Data from: Birth date predicts alternative life-history pathways in a fish with sequential reproductive tactics
Fagundes, Teresa et al. (2015), Data from: Birth date predicts alternative life-history pathways in a fish with sequential reproductive tactics, Dryad, Dataset, https://doi.org/10.5061/dryad.6t9p3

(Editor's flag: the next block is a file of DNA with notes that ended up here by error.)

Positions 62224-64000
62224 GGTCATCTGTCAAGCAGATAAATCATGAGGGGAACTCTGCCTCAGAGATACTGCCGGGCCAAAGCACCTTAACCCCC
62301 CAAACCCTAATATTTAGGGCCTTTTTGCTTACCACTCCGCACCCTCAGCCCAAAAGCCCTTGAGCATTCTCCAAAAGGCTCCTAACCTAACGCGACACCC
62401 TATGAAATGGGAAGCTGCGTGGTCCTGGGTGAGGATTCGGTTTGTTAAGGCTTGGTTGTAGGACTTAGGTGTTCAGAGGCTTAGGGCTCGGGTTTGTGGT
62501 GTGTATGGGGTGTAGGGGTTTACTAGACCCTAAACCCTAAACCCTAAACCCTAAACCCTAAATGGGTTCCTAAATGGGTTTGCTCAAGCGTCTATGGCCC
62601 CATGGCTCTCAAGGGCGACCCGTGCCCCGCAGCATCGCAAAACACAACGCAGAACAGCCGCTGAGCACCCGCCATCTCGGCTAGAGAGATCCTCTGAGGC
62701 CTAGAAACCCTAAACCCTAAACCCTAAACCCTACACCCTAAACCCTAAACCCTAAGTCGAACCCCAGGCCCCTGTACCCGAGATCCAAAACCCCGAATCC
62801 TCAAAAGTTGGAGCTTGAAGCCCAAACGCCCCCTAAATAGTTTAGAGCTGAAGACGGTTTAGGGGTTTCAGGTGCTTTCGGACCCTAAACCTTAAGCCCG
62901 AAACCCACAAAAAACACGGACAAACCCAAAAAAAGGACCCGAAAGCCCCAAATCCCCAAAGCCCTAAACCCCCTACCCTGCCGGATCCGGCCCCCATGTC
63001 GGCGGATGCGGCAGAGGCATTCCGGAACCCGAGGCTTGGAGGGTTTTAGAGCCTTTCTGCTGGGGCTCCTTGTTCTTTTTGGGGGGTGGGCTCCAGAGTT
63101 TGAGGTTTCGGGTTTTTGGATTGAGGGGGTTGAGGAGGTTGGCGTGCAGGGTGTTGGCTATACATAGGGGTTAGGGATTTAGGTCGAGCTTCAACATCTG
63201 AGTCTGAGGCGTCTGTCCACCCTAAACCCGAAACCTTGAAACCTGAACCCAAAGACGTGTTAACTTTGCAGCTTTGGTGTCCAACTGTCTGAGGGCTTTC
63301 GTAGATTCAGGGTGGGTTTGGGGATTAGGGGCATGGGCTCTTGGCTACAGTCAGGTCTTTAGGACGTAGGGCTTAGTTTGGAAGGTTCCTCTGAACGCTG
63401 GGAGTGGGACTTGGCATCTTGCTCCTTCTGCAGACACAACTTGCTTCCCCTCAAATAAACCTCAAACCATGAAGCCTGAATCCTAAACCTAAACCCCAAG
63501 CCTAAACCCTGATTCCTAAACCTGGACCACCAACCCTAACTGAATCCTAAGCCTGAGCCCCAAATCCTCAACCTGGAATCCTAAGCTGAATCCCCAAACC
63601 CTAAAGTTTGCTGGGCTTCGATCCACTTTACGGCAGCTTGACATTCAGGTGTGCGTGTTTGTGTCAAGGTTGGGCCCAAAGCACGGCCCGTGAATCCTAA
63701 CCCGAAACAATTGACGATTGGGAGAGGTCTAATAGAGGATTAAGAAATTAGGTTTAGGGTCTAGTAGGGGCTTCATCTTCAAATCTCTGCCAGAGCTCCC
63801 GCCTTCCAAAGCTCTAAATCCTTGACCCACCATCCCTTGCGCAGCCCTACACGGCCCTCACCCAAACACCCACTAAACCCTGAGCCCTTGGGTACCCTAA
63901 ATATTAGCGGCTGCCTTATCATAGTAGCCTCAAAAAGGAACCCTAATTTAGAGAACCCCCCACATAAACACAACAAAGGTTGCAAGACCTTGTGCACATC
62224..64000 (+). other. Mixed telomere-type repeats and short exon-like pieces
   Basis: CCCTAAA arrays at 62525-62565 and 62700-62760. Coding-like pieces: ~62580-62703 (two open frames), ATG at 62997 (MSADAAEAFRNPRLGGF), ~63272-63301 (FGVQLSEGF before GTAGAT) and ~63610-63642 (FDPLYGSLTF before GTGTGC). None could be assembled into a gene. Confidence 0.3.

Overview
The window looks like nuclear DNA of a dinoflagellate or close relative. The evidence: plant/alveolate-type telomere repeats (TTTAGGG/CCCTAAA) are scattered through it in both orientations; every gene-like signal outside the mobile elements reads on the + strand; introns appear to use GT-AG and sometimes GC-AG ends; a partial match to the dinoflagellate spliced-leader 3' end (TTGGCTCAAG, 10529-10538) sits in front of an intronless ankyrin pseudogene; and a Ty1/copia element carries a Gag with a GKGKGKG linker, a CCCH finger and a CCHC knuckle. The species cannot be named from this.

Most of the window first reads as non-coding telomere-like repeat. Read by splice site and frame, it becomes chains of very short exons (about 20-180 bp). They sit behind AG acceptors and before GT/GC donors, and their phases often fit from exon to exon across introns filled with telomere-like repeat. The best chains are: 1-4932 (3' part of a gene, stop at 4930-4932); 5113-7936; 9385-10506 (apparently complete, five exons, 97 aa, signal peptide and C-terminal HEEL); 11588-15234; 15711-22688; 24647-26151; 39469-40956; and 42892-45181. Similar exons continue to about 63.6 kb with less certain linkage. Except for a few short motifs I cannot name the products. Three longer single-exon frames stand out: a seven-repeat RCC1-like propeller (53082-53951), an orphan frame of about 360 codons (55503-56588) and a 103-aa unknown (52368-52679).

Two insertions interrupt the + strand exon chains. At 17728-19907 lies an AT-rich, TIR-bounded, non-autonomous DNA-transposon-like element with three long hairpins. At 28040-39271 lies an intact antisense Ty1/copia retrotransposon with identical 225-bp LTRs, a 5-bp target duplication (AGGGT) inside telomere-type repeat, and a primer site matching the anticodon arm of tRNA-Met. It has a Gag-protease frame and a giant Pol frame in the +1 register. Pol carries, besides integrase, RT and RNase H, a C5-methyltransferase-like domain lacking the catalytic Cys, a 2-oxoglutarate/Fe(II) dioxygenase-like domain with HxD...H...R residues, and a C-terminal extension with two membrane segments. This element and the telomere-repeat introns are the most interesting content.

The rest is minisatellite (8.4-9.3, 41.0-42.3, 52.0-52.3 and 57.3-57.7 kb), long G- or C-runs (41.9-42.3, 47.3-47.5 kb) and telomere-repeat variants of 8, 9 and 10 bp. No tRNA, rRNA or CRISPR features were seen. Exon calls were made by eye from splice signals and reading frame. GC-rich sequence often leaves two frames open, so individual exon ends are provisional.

In species with plastic expression of alternative reproductive tactics (ARTs), individuals of the same sex, usually males, can adopt different reproductive tactics depending on factors such as body size. The ‘birth date hypothesis’ proposes that condition-dependent expression of ARTs may ultimately depend on birth date, because individuals born at different times of the year may achieve different sizes and express different reproductive tactics accordingly. However, this has rarely been tested. Here, we tested this hypothesis in a fish with ARTs, the peacock blenny (Salaria pavo). A long-term (6 years) mark–recapture study demonstrated that ARTs in the peacock blenny were sequential and that males may follow at least two alternative life-history pathways: a nest-holder pathway, in which males express the nest-holder tactic from their first breeding season onwards, and a parasitic pathway, where males reproduce on their first breeding season as sneaker males and subsequently as nest-holders. We have found evidence of a birth date effect on the expression of ARTs in the peacock blenny. Males following the nest-holder pathway are born earlier and are larger at the first breeding season than males following the parasitic pathway, but they have similar growth curves. The mechanisms underlying a birth date effect are far from clear and might be diverse. We have not found support for a mechanism of body size threshold triggering sexual maturation and subsequent ARTs. A mechanism of tactic determination that is strictly based on timing of first maturation is also unlikely. A proxy of lifetime reproductive success shows crossing (body size associated) fitness curves for the two main life-history pathways.